U.S. Senators introduce water bills
Published 6:29 am Friday, October 1, 2010
U.S. Sens. Johnny Isakson and Saxby Chambliss introduced legislation Thursday they claim aims to ensure Georgia’s water needs.
The two Republican senators introduced four pieces of legislation.
The first piece of legislation, S.3910, would authorize the U.S. Army Corps of Engineers to include the effects of current and future water supply withdrawals from Lake Lanier in the update of the water control manual for the Apalachicola-Chattahoochee-Flint River Basin.
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Currently, the Corps is not including water supply withdrawals in the update of the manual for the ACF basin.
Isakson and Chambliss said in a news released that they believe that a document that doesn’t take into account current and future water supply withdrawals from Lake Lanier as well as other points in the system is useless.
“I will continue to work closely with all stakeholders in Georgia toward a resolution of the longstanding dispute between Alabama, Florida and Georgia over water. It is critical that we reach an agreement that is in the best interest of Georgia while at the same time respecting the interests and concerns of Florida and Alabama,” Isakson said in the news release. “However, Senator Chambliss and I believe we should work to abide by Judge Magnuson’s ruling and do everything in our power to ensure Georgia’s water needs will be met.”
U.S. District Court Judge Paul Magnuson ruled in July 2009 that the original intent of Lake Lanier—which was not to supply water for Atlanta-metro area’s 4 million people—must be honored and future water withdraws must receive the approval of Congress.
“It’s critical that Georgia, Alabama and Florida come to an agreement on water resources that meets the needs of the three states,” said Chambliss. “From a federal standpoint, Senator Isakson and I will continue to explore additional avenues to support the negotiations and make sure Georgia has an adequate supply of water.”
The second piece of legislation, S.13, would allow cities and counties who withdraw water from a federal reservoir to subtract the amount of water they return to the reservoir from a wastewater or water supply system from their total withdrawal.
Currently, local governments do not receive any credit for the treated water that they return to the reservoir.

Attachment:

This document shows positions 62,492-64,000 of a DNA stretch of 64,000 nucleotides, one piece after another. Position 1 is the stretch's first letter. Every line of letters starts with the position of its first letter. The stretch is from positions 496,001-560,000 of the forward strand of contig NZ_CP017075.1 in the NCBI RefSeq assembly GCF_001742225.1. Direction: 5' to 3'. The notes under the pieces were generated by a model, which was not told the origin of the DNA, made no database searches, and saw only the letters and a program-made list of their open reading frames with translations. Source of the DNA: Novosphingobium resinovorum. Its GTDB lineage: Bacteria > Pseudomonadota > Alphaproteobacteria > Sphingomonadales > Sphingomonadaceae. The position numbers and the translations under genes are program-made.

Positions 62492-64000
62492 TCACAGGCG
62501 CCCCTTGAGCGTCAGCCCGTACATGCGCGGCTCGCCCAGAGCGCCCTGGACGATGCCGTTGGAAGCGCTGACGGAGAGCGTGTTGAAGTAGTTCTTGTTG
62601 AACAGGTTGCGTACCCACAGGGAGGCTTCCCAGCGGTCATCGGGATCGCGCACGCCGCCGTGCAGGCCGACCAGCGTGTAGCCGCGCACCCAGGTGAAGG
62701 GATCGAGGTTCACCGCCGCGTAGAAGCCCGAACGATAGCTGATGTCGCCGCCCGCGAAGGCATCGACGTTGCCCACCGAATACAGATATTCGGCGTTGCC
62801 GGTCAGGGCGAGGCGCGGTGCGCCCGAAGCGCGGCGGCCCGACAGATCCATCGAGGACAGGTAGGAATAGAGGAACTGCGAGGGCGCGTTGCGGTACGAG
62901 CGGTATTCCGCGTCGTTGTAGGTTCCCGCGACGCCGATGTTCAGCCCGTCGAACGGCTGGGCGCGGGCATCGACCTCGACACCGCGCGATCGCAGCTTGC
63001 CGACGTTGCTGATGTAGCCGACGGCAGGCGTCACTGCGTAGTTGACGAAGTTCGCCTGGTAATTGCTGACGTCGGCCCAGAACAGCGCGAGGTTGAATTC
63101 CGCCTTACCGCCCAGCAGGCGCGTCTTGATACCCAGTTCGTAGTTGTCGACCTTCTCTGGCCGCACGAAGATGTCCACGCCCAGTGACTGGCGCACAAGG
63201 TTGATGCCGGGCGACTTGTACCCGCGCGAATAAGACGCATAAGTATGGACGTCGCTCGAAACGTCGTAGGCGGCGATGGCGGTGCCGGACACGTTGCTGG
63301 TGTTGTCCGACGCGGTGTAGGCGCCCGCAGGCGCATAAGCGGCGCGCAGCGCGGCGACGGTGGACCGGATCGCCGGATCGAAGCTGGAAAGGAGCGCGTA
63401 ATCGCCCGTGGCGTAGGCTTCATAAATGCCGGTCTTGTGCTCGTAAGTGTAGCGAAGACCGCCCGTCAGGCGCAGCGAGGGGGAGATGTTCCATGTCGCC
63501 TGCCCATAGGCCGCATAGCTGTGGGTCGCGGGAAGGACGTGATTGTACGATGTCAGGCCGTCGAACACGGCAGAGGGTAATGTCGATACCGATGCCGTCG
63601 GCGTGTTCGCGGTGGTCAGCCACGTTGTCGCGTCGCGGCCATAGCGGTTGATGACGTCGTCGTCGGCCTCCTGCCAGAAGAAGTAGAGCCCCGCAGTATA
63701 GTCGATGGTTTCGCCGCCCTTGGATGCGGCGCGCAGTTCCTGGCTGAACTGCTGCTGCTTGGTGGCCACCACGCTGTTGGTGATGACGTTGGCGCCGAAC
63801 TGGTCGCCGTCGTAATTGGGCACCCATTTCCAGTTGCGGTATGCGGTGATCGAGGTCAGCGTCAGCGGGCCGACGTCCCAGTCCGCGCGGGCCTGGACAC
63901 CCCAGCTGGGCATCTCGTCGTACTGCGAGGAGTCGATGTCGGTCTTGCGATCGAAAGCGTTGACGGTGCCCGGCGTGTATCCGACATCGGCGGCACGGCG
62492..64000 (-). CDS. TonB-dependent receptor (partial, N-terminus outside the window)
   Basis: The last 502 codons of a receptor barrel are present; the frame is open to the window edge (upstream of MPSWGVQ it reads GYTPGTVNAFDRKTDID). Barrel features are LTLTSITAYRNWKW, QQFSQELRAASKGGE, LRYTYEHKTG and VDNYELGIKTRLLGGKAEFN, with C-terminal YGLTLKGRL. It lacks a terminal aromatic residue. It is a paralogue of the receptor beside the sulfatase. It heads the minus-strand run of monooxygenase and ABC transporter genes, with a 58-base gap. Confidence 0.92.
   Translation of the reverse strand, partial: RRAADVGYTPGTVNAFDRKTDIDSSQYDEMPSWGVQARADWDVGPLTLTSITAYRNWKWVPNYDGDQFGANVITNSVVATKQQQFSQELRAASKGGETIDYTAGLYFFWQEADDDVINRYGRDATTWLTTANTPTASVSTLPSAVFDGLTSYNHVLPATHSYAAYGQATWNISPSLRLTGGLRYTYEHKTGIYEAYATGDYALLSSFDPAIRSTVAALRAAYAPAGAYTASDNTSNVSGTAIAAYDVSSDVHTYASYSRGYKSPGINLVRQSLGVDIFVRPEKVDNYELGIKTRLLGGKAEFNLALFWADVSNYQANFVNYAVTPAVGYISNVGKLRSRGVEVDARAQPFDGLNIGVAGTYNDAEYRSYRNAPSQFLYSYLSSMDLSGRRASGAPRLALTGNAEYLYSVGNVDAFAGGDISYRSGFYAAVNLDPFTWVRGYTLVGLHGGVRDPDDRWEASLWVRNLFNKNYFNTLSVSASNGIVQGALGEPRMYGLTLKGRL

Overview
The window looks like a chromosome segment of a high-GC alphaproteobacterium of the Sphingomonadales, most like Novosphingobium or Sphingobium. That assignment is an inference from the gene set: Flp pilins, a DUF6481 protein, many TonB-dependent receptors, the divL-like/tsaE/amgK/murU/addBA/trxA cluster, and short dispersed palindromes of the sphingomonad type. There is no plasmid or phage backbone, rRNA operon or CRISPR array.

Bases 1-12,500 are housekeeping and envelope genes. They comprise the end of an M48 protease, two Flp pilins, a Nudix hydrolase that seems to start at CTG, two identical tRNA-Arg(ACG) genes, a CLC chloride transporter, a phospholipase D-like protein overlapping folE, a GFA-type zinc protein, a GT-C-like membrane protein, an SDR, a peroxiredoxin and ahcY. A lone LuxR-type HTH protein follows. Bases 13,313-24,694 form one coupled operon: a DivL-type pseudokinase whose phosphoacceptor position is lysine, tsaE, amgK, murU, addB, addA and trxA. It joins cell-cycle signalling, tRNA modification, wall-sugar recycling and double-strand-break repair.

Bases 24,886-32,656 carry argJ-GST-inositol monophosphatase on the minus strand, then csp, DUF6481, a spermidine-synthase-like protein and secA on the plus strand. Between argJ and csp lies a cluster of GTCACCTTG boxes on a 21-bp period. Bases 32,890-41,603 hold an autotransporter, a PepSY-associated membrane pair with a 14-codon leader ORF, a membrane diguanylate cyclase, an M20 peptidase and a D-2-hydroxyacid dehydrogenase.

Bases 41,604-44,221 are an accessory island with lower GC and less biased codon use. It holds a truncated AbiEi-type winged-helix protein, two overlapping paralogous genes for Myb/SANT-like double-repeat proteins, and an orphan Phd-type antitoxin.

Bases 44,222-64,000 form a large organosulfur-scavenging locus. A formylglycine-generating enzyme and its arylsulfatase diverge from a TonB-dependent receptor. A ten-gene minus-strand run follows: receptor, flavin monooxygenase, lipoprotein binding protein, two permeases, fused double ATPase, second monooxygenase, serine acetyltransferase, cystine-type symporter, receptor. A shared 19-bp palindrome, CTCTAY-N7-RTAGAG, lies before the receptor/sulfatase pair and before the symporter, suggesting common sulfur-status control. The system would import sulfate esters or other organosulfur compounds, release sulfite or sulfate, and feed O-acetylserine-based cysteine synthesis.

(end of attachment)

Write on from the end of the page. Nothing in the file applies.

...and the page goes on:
The third piece of legislation, S.12, would authorize Lake Lanier for the purpose of municipal and industrial water supply.
Magnuson ruled that Georgia must stop withdrawing water in three years from Lake Lanier for the metro Atlanta region’s water supply unless it can get permission from Congress to do so.
Magnuson’s ruling says Lake Lanier wasn’t authorized to provide the metro Atlanta region’s water supply and that the U.S. Army Corps of Engineers has been illegally reallocating water from Lake Lanier to meet metro Atlanta’s water needs.
Magnuson cited a lengthy historical record of testimony before Congress and Corps of Engineers documents to establish that serving Atlanta’s water needs was only an incidental purpose for the lake. He noted that Georgia officials argued as much to avoid having to pay for part of the project when the reservoir was built in the 1950s.
The fourth piece of legislation, S.3911, would authorize both Lake Lanier and Lake Allatoona for the purpose of municipal and industrial water supply.
Chambliss and Isakson in July urged the U.S. Army Corps of Engineers to include the effects of current and future water supply withdrawals from Lake Lanier in the update of the water control manual for the Apalachicola-Chattahoochee-Flint River Basin.
In a letter written to Jo-Ellen Darcy, assistant secretary of the Army for Civil Works, and Lt. Gen. Robert Van Antwerp, Georgia’s U.S. senators said they were concerned about the scope of the Environmental Impact Statement in light of the recent order by Judge Magnuson.
Many viewed Magnuson’s ruling as a blow to Georgia’s fight in the 20-year battle over water within the ACF basin.